Mounjaro and Zepbound Are Great, but This Is the Real Reason Why Eli Lilly Can Soar Past a $1 Trillion Valuation


Investors shouldn’t assume that all of the company’s future growth is already priced into the stock’s valuation.

Eli Lilly (LLY -0.95%) is emerging as arguably the top stock in the anti-obesity market. It has a couple of fantastic products in Zepbound, which is approved for weight loss, and Mounjaro, which is essentially the same thing but is approved to treat diabetes. Between the two of them, the company is sitting on a gold mine, with their combined peak annual revenue potentially topping more than $50 billion. That’s not too bad for a company that generated less than $35 billion in all of last year.

But as promising as those products may be, they aren’t why I think Eli Lilly can hit a $1 trillion market capitalization and keep going higher. Instead, it’s management’s outlook for the future and its long-term strategy that should have investors bullish on the road ahead. This can still be an excellent stock to buy, even at what may seem like a hugely inflated valuation.

Eli Lilly looks to “exploit” its lead

Being the top company in the anti-obesity market and the most valuable healthcare company in the world is impressive, but staying in those positions is going to be difficult, and Eli Lilly knows that. This is why management isn’t content with sitting back and watching revenue for Zepbound and Mounjaro roll in. Instead, the company remains focused on building out its business so that it’s even more robust, and so that it develops further products to fuel its long-term growth.

Management is investing billions into growing its business and developing more products. Eli Lilly CEO David Ricks knows the company has a lead in the anti-obesity market but he says it plans to “exploit that lead” by working on bringing more products to market. It won’t be easy but management’s plan to add capacity and develop further weight-loss products is why Eli Lilly can be a growth machine for years to come.

Promising products in its pipeline could be near the finish line

The company has many other weight-loss products in development that can become future growth catalysts for the business. Orforglipron is an oral weight loss product that is currently in phase 3 trials and could come to market soon. In clinical trials, after 36 weeks of use, participants on the once-daily pill lost an average of 14.7% of their body weight.

Retatrutide is another promising drug. Patients take it as a weekly injection, and in clinical trials it has helped them lose 17.5% of their body weight after 24 weeks. It will be exciting to see what the drug could achieve over a longer time frame as that weight loss is already comparable to what patients might achieve with Zepbound or Mounjaro.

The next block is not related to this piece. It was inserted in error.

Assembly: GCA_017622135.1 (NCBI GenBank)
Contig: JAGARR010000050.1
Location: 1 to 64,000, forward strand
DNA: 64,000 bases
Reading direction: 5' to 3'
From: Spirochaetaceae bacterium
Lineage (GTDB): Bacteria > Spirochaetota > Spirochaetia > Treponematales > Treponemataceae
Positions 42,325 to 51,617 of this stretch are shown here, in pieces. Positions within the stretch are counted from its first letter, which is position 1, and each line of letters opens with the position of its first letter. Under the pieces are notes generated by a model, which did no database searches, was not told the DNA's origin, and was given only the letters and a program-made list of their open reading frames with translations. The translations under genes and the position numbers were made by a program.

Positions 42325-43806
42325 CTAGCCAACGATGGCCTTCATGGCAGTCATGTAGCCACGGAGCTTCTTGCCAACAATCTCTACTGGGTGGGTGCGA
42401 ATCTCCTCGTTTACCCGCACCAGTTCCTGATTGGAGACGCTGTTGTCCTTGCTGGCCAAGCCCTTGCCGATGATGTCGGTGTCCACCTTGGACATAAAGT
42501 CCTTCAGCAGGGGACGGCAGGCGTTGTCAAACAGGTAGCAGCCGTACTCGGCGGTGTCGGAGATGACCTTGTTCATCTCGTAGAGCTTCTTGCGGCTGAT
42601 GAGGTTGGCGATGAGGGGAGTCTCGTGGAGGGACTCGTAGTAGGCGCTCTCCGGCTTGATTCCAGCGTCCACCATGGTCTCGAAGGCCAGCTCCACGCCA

What may be most important for patients in the end are the side effects and overall tolerability of these drugs, given that they may need to stay on them indefinitely — one of the risks is that once patients stop taking the treatments, they may regain some or all of the lost weight. And this is why developing further weight-loss treatments can still be a good move for Eli Lilly even if the weight loss achieved is similar to other drugs.

Is Eli Lilly a no-brainer buy?

Eli Lilly isn’t cheap to own. With the stock trading at more than 130 times earnings, many investors are likely spooked by its valuation. But as the business grows, its earnings will rise and that multiple will come down. Cautious growth investors may point out that with a forward price-to-earnings multiple of 66, its near-term growth is already priced in to the stock, and it’s still at a high valuation.

But as Eli Lilly obtains approval for more drugs, price targets, estimates, and the overall outlook for the business will get a boost. If you invest in the stock before all of that happens, you could stand to earn a much better return than if you wait. While there are no guarantees as to which products may obtain approval, for such an innovative company with a solid track record, Eli Lilly is arguably worth taking the risk. With management zeroed in on growing its operations, this can be a terrific stock to put in your portfolio for the long haul.

In the near term, Eli Lilly may look like it’s an expensive stock but if you’re hanging on for five years or more, you can still be in a position to generate even more fantastic returns.

David Jagielski has no position in any of the stocks mentioned. The Motley Fool has no position in any of the stocks mentioned. The Motley Fool has a disclosure policy.



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